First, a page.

The National Zoo’s beloved black-and-white bears, which have delighted Washingtonians for generations and created joyous episodes of pandamania and profit, often have been on the world stage.
But next year, the extended 20-year Chinese lease of the two adults — Mei Xiang, a female, and Tian Tian, a male — will be up Dec. 7.
The zoo said it has not started discussions with the Chinese about the lease and could not speculate on an outcome. And the U.S. political landscape by late 2020 is a mystery.
“Our agreements are based on science surrounding the giant pandas,” zoo spokeswoman Pamela Baker-Masson said. “We’ve accomplished a lot over the last 40-plus years. Now both sides have to take a look at what the future science goals should be, and they go from there.”
Chinese and American giant panda experts get on “exceptionally well,” she said.
By prior agreement with the Chinese, all giant panda cubs born in U.S. zoos must be sent to a breeding program in China once they turn 4.
Two of the zoo’s cubs have been shipped to China in recent years, and plans for the transfer of Bei Bei are underway, the zoo said.
The adults are present under different terms from their offspring.
The National Zoo is hopeful that China will not leave Washington pandaless and has said that collaboration with Chinese scientists on giant pandas has been highly beneficial for both counties.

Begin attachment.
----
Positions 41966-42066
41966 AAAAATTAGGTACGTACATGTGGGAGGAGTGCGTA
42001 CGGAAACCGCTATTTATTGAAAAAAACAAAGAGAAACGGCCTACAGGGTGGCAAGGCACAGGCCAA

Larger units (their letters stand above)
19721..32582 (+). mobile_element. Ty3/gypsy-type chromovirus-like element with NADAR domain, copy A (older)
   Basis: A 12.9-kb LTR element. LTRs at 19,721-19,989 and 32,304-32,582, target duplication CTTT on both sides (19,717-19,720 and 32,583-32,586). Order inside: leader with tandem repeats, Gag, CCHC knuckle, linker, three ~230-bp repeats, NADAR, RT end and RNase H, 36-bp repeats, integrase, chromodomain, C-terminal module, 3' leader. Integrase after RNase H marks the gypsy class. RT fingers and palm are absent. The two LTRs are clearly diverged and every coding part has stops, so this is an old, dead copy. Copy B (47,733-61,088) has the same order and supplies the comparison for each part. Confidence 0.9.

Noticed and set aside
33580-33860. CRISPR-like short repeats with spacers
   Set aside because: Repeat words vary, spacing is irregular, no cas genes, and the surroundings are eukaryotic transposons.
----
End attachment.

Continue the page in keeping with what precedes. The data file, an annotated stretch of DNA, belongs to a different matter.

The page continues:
Should giant pandas be caught up in relations between China and the United States, it would not be the first time.
Milestones in the pandas’ tenure in Washington have been celebrated by top officials from both countries.
During World War II, China gave New York’s Bronx Zoo two pandas in gratitude for American war relief.
In February 1972, at a dinner in Beijing, first lady Patricia Nixon told Chinese Premier Zhou Enlai how fond she was of giant pandas, the zoo’s website says.
Eager for improved relations with the United States, the zoo said, Zhou replied: “I’ll give you some.”
The visit by Richard Nixon and his wife had made worldwide headlines. The United States and China had been bitter geopolitical foes for 20 years. And the offer of the pandas was part of a historic thaw in relations.
That April, China gave the United States two young giant pandas, Ling-Ling, a female, and Hsing-Hsing, a male. Both were 18 months old.
They were a gift, not a loan, the zoo notes, and “ever since their arrival, the pandas have symbolized cross-cultural collaboration between the United States and China.”
In return, the United States sent China two musk oxen, Milton and Matilda, from the San Francisco Zoo. Musk oxen are shaggy natives of the Arctic known for their strong odor.
Zoos in or near several cities — San Diego, Chicago, St. Louis and New York — had lobbied to get the Chinese pandas, but Nixon chose Washington.
In March, the president disclosed his choice in a telephone call to the Washington Star’s foreign editor, Crosby Noyes. The Star had lobbied on behalf of the National Zoo. The president then veered off into a discussion about panda sex.
“The problem . . . with pandas is that they don’t know how to mate,” Nixon told Noyes in the taped call. “The only way they learn how is to watch other pandas mate. You see?